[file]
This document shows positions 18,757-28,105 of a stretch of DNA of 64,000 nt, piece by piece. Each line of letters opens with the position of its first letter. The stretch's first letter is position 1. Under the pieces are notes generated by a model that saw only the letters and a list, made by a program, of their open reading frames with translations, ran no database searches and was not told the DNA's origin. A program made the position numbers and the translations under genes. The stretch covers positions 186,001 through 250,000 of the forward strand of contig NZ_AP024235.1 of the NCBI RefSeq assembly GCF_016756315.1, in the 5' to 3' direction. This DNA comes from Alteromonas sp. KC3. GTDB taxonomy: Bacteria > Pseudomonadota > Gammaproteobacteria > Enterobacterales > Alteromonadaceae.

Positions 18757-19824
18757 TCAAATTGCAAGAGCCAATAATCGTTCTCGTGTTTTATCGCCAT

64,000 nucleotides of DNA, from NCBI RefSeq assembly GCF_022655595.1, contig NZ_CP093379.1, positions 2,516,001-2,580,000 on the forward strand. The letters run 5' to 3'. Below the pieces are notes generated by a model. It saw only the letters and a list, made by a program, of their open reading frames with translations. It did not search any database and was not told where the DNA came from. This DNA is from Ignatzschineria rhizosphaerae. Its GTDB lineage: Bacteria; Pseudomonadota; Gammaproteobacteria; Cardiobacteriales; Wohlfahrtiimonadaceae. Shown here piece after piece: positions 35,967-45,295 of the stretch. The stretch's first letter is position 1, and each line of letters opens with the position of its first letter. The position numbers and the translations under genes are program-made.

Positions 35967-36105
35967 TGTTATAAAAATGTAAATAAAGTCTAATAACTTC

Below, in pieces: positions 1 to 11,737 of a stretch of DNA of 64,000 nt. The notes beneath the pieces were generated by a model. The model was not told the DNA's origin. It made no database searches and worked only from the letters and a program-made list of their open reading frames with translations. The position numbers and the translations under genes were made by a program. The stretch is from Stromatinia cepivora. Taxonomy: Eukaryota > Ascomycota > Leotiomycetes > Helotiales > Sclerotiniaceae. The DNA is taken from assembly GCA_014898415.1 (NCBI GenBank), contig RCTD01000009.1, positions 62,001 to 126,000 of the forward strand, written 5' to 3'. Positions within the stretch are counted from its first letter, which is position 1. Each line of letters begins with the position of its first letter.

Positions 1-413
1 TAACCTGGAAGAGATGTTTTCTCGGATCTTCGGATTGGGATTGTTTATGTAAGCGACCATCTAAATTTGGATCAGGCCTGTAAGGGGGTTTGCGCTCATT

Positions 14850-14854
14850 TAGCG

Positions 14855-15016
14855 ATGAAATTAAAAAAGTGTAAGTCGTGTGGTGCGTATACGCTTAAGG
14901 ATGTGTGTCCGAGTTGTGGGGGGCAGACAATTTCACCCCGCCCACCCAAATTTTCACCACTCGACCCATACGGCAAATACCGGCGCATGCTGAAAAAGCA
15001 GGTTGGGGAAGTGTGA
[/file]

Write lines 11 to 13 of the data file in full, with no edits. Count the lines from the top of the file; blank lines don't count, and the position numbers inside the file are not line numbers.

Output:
14850 TAGCG

Positions 14855-15016
14855 ATGAAATTAAAAAAGTGTAAGTCGTGTGGTGCGTATACGCTTAAGG